96

Sometimes questions are posted here that would best be answered by helping the questioner learn how to do their own debugging. (Remember that proverb?) I'd like to have something to link to on this site for that purpose.

So please provide a step by step recipe for how to output basic debug information from Apex code in triggers or controllers for inexperienced Salesforce developers.

Also see How do I start to debug my own Visualforce/JavaScript?.

PS

If/when this Force.com IDE Debugger. New feature? appears Apex may/should become as easy to debug as other languages.

PPS Looks like Winter '16 has the interactive debugger for Apex though it is something that has to be opted in to and paid for (and has yet to be widely tried). See Apex debugging in Winter '16 - how well does it work?

  • 5
    This may not be a step-by-step recipe, but the system.debug() method is your best friend. Literally pepper your code with these calls, since when you test your code in a sandbox and have debug logging on (logging level = debug) every message is written into the debug log. I use it to see variable values before and after actions. – akarnid May 21 '14 at 10:44
  • 1
    Let's say you have written a trigger and want to know specific values in the code to find out why it isn't working, and you have set a few debug statements in the trigger code. 1. Save the code. 2. Go to Monitor -> Logs -> Debug Logs 3. Click the New button in Monitored Users. Find your user and select it and save. 4. Trigger the trigger somehow (if it fires on a field update, create a test record and update the field and click Save). 5. Go to Monitor -> Logs -> Debug Logs again. Now you will see a couple of new logs for your user. You can click 'View' and you should see your debug info – akarnid May 21 '14 at 11:49
  • 1
    @akarnid that information would be more useful (and readable) as an answer rather than a comment. – BarCotter May 21 '14 at 12:29
  • 1
    When using system.debug() to output values from your code, add a prefix that doesn't occur elsewhere in your output. That way, you can filter for just the output of your own system.debug() calls (eg. "MyNewCodeMar2014-" as prefix gives "MyNewCode2014-#of cases: 23" as output) – Jagular May 21 '14 at 14:50
  • 1
    The proverb if anybody doesn't know it: 'Give a man a fire and he's warm for a day, but set fire to him and he's warm for the rest of his life.' - Terry Pratchett. – Jim W May 28 '16 at 19:52

10 Answers 10

109

Here is how I debug my issues. In most cases I would only make it to step 2 before I solve my problem.

Step 1: Explain it to your Rubber Duck

I try explain what my code is doing to my rubber duck. A lot of the time I figure out the problem when I'm explaining the code to someone else. (If exceptions are involved, take a look at your code at the line numbers reported and consider what could have generated the exception.)

Step 2: System Debugs

Debug log recording in Setup is turned on for your User via: Setup > Monitoring > Debug logs. See here for more information.

I would place temporary debug statements such as System.Debug('>>>> the value of x is ' + x); within my code to make sure that the code is executing the way I think its working. Individual SObjects, Maps of SObjects and Lists of SObjects can all be appended and that shows you all populated SObject fields.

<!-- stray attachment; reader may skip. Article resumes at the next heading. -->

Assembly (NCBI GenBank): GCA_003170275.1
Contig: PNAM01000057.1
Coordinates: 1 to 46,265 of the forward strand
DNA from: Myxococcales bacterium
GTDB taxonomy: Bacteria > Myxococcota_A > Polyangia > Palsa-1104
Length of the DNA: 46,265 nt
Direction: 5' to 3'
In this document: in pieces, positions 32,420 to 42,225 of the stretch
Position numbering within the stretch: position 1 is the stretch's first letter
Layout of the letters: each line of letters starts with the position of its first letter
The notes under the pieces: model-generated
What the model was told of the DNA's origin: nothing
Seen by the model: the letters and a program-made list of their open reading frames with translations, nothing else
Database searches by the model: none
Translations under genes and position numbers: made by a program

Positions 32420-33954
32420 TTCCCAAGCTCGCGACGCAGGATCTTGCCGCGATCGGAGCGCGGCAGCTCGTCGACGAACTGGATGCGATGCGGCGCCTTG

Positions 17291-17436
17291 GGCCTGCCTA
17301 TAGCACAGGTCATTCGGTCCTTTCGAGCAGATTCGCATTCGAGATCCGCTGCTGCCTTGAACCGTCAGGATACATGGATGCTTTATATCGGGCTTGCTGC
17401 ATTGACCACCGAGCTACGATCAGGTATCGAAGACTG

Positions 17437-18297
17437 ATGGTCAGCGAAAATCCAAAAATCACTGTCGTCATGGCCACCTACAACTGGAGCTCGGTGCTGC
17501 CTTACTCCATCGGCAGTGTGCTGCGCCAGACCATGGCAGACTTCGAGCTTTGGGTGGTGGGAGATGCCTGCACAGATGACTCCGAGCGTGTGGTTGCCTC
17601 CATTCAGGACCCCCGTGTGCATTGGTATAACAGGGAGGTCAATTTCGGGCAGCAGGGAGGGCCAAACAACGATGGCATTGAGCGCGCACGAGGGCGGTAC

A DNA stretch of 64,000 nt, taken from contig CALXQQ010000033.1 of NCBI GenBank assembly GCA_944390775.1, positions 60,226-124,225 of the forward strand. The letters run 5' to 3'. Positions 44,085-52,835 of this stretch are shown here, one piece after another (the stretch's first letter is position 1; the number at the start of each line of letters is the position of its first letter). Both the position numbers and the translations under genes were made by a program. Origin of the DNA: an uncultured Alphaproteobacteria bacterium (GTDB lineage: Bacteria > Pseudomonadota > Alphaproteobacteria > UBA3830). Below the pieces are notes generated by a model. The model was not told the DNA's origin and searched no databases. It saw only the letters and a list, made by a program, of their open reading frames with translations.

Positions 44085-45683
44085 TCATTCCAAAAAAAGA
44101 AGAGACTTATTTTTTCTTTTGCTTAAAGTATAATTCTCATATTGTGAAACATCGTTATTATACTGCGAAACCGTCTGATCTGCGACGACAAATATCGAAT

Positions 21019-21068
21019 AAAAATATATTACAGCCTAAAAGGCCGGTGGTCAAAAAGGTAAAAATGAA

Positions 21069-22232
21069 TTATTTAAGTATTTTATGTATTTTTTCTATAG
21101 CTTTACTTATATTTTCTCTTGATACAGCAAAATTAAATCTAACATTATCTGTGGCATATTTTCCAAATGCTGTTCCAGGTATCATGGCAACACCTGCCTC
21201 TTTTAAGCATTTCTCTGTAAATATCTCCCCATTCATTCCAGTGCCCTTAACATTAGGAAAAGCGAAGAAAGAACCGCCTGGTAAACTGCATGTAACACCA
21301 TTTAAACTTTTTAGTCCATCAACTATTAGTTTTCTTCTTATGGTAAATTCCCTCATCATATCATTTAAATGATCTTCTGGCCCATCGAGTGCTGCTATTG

The >>>> is a unique string that usually doesn't appear anywhere else in the log files. This allows me to quickly find my debug output. (Logs are truncated after 2M bytes of output - there are work-arounds for this.)

Step 3: Use the Developer Console

The Developer Console is a great tool for debugging. You do the following things (and more) with the developer console

  • View Logs. This is another way of viewing debug output.
  • Execute SOQL. This can be used to verify that the SOQL in your code is returning the correct information
  • Execute Anonymous. Apex code can be run directly from the dev console
  • Checkpoints can be added in the code (maximum of 5 per class), which will allow you to stop the code executing and to see variable information.

See Josh Kaplans YouTube video for more info on the dev console

Step 4: Create a Unit Test

A unit test is a great way to figure out what is going on with a piece of code. It allows you to:

  • Execute your code in an environment with no other data
  • Create test data that you can use over and over again.
  • Use asserts to check your code e.g. System.assert(contacts.size() > 0); or System.assertEquals(expectedX, actualX);

Step 5: Take a break

I find myself getting frustrated when I have been looking at the same problem for a long period of time. This does not help solve the problem, it can actually make it harder to clearly see what is going on in the code. Take a break for a while and you may find that when you look at the problem again it makes more sense.

Step 6: Ask for help

If you have done all the steps above and reached this point then you most likely need help. This is where a colleague or stack exchange come in. Make sure when asking a question that you clearly state your problem, provide enough information to make it understandable to others and if you are providing a code sample make sure that it is formatted and easy to read.

  • 20
    Nice. +1 for rubber duck; she never gets enough attention. If you want nothing but debug logs, turn all your log settings to the "error" level, then use System.debug(LoggingLevel.ERROR, someValue). You'll get small logs (mere Kb) with just the info you requested. – sfdcfox May 21 '14 at 15:21
  • 13